Wu Ming

Reviews: Wu Ming express values, desires for a better world

Nate Hawthorne reviews Wu Ming's book, Altai.

Wu Ming—a pseudonym for a group of Italian authors—sometimes describe themselves as a band, just a band that makes novels instead of albums. Whatever you call it, the key bit is that these people write together and what they write is awesome.

Workers & peasants demand a kingdom of heaven on Earth: a review of 'Q'

A review by John O'Reily of Q by Luther Blissett.

Blissett, Luther. Q. Boston: Mariner Books, 2005 (reprint edition). Paperback, 768 pages, $39.95.

Manituana - Wu Ming

Thayendanegea or Joseph Brant

Fantastically researched historical fiction about the Iroquois, a group of native American tribes who side with the British during the American war in independence.

54 - Wu Ming

1954. Hollywood actors, cold warriors, mobsters, drug dealers and homing pigeons. What will Yugoslavian president Tito do, now that Joe Stalin is dead? What is the hidden link between Lucky Luciano in his Italian exile, Cary Grant in schizophrenic combat with himself and a stolen TV set which turns out to be self-conscious and sensitive to boot? So far, the most ambitious Wu Ming collective novel.

Q - Luther Blissett

Set in the time of tremendous religious and political upheaval caused by the Reformation in Europe, Q begins with Luther nailing his 95 theses on the door of the Wittenberg cathedral -- a historical flash point which would completely disrupt European society. The novel traces the adventures and conflicts of two central characters as they travel across Germany, Italy and the Netherlands. One is an Anabaptist, a member of the most radical Protestant sect. These are the anarchists of the Reformation who revolted against Catholicism and the emerging Reformation church. The other is a Catholic spy and informer.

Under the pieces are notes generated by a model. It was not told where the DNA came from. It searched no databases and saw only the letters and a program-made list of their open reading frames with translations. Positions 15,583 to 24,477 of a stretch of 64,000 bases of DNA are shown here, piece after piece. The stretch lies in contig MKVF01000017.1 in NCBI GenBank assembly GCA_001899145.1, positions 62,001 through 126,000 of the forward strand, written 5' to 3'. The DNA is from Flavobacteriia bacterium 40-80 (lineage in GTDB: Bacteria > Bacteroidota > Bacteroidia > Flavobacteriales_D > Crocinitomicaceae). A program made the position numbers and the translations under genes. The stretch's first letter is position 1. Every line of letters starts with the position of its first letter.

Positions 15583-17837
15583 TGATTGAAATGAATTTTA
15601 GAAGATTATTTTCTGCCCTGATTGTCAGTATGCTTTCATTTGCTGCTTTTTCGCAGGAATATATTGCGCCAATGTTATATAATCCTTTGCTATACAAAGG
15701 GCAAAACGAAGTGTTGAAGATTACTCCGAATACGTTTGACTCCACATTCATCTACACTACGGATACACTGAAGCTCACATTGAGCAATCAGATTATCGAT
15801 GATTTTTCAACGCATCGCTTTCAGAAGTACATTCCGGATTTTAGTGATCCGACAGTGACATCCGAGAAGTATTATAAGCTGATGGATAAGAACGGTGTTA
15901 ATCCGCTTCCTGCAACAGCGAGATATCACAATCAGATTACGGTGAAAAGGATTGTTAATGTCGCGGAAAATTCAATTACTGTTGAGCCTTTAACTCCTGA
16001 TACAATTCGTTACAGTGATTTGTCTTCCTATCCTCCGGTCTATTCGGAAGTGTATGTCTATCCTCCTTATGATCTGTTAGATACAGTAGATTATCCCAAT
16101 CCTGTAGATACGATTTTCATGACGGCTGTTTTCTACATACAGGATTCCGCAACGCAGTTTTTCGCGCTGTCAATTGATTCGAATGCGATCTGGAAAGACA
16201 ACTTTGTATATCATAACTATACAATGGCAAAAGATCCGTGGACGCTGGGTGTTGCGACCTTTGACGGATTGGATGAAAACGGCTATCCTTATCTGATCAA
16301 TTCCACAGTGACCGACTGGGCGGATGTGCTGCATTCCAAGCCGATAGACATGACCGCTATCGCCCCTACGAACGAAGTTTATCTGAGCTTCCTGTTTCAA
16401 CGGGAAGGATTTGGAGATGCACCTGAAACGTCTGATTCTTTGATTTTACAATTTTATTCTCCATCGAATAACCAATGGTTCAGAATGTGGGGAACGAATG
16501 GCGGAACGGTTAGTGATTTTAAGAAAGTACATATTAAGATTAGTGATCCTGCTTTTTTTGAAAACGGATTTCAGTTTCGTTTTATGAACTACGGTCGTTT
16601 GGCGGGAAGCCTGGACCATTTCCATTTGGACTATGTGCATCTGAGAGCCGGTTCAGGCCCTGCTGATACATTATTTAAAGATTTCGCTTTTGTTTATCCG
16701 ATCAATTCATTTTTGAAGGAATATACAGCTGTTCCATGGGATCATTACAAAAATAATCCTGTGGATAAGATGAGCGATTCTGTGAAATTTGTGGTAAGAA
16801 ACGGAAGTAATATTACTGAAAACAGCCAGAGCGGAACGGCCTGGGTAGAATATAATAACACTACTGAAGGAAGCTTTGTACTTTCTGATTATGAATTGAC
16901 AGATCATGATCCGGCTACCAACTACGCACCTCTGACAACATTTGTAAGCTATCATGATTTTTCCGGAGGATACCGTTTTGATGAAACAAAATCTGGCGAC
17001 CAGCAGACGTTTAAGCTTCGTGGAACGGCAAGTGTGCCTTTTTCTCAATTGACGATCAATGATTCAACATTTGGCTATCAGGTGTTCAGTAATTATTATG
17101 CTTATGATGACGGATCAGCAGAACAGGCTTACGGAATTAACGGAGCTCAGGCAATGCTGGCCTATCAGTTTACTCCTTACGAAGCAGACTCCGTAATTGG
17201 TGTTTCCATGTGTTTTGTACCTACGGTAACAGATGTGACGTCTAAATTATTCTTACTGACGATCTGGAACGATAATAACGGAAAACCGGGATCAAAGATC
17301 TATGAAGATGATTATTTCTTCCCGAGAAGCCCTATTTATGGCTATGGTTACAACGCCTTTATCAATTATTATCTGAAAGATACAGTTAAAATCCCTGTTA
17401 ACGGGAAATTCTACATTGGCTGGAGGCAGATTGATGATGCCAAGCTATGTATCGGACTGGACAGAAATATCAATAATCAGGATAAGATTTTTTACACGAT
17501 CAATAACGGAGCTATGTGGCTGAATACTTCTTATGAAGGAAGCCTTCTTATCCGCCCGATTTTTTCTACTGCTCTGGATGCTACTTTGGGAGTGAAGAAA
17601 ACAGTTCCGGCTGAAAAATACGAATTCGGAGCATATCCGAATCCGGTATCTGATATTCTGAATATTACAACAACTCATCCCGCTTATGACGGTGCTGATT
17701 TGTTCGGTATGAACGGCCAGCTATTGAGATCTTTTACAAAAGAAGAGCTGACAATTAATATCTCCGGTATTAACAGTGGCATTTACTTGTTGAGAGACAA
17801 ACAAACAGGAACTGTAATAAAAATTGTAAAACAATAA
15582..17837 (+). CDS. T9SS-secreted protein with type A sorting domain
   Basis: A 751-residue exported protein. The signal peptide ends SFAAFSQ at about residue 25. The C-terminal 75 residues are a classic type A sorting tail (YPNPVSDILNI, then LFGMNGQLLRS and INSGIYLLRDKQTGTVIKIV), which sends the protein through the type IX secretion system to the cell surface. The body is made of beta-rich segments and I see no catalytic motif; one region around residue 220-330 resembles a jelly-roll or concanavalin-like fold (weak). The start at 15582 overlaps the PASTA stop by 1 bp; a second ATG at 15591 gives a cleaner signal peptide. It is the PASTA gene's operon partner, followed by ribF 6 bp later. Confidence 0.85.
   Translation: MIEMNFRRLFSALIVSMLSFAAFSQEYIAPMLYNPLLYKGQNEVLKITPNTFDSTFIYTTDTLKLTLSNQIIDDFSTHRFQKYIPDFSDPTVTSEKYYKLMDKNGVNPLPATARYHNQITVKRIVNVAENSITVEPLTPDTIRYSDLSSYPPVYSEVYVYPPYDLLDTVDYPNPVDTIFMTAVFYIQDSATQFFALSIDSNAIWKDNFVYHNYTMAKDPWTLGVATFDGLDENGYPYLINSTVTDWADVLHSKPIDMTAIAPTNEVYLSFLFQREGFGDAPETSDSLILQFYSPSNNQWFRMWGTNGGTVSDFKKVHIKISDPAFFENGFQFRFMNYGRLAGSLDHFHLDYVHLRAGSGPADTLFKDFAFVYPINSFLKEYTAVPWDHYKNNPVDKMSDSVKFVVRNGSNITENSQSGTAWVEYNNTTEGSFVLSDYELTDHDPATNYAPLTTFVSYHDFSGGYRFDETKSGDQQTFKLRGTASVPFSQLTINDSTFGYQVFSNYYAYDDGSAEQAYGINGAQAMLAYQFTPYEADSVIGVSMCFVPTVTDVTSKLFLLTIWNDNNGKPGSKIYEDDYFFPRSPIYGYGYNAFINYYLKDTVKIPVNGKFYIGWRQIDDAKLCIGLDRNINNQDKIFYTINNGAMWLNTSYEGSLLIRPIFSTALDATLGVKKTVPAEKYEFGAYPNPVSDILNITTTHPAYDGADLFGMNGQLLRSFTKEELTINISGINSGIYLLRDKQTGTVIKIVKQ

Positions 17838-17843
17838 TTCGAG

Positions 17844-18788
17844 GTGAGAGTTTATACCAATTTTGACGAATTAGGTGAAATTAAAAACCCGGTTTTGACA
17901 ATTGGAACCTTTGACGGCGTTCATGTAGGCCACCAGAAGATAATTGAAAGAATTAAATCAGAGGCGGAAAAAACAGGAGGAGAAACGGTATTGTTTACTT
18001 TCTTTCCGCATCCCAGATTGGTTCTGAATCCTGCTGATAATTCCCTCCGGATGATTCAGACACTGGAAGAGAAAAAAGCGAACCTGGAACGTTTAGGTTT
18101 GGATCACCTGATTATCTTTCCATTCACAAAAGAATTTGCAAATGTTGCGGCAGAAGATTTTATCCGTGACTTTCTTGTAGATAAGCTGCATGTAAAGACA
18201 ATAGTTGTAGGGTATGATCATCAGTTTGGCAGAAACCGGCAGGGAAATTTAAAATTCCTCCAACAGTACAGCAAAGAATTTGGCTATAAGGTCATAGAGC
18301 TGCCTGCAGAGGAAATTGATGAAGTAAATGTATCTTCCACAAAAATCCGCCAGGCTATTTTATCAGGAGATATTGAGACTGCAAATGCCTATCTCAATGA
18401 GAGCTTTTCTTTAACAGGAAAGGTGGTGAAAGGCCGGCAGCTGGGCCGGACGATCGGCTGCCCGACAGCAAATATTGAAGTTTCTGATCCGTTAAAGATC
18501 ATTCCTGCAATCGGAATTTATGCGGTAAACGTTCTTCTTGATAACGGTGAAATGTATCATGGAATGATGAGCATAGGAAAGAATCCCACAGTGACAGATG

Prologue

Out of Europe, 1555

On the first page it says: In the fresco I’m one of the figures in the background.
The meticulous handwriting, no smudges, tiny. Names, places, dates, reflections. The notebook of the final fevered days.
The yellowed and decrepit letters, the dust of decades.

A book bloc's genealogy

A potted history of the book bloc - often students demonstrating against cuts to education using shields decorated as giant books.

23rd November, 2010: Book bloc hits the streets of Rome

Italian students begin actions, occupations and blockings using mock books as banners and shields.

24th November: Book bloc gets its name

A class apart: A hundred years of Cary Grant

An article by Wu Ming on Cary Grant, masculinity and style as a martial art. Translated by Bianca Colantoni, it first appeared in the Italian daily paper L'Unità on January 18th, 2004.

Today is the centennial of Archibald Alexander Leach's birth, better known as Cary Grant. We'll never know if such an event had long been foretold by the constellations or whether it was anticipated by bizzarre events. Anyway, it was an important event for the following reasons.

Fetishism of digital commodities and hidden exploitation: the cases of Amazon and Apple

An essay written by the Wu Ming Foundation around the time of Steve Jobs' death which lays out the facade of the corporate 'miracle' and argues against net-fetishism.

[The original version of this essay was published on Giap on 26 September 2011, several days before Steve Jobs died. The French version was published on Article XI on the eve of Jobs' death.